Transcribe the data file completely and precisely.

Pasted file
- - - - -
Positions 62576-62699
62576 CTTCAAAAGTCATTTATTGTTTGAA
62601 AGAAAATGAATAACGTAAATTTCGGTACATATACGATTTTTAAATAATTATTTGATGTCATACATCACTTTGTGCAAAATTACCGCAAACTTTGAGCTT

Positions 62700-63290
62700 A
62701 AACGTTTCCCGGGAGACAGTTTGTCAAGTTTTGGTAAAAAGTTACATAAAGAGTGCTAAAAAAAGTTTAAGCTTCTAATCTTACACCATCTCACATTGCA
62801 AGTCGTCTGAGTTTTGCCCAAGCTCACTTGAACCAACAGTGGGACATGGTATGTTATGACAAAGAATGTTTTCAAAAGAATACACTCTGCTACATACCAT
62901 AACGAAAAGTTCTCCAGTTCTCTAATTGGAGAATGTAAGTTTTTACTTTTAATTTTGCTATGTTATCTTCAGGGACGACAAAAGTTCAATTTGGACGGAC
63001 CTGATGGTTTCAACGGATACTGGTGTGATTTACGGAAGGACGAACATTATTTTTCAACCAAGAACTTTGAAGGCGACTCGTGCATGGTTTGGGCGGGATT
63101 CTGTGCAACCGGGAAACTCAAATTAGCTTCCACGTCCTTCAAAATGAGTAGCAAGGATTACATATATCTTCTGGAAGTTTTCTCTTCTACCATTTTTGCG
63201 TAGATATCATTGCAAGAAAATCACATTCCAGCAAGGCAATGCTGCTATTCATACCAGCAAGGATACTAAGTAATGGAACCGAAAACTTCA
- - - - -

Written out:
Positions 62576-62699
62576 CTTCAAAAGTCATTTATTGTTTGAA
62601 AGAAAATGAATAACGTAAATTTCGGTACATATACGATTTTTAAATAATTATTTGATGTCATACATCACTTTGTGCAAAATTACCGCAAACTTTGAGCTT

Positions 62700-63290
62700 A
62701 AACGTTTCCCGGGAGACAGTTTGTCAAGTTTTGGTAAAAAGTTACATAAAGAGTGCTAAAAAAAGTTTAAGCTTCTAATCTTACACCATCTCACATTGCA
62801 AGTCGTCTGAGTTTTGCCCAAGCTCACTTGAACCAACAGTGGGACATGGTATGTTATGACAAAGAATGTTTTCAAAAGAATACACTCTGCTACATACCAT
62901 AACGAAAAGTTCTCCAGTTCTCTAATTGGAGAATGTAAGTTTTTACTTTTAATTTTGCTATGTTATCTTCAGGGACGACAAAAGTTCAATTTGGACGGAC
63001 CTGATGGTTTCAACGGATACTGGTGTGATTTACGGAAGGACGAACATTATTTTTCAACCAAGAACTTTGAAGGCGACTCGTGCATGGTTTGGGCGGGATT
63101 CTGTGCAACCGGGAAACTCAAATTAGCTTCCACGTCCTTCAAAATGAGTAGCAAGGATTACATATATCTTCTGGAAGTTTTCTCTTCTACCATTTTTGCG
63201 TAGATATCATTGCAAGAAAATCACATTCCAGCAAGGCAATGCTGCTATTCATACCAGCAAGGATACTAAGTAATGGAACCGAAAACTTCA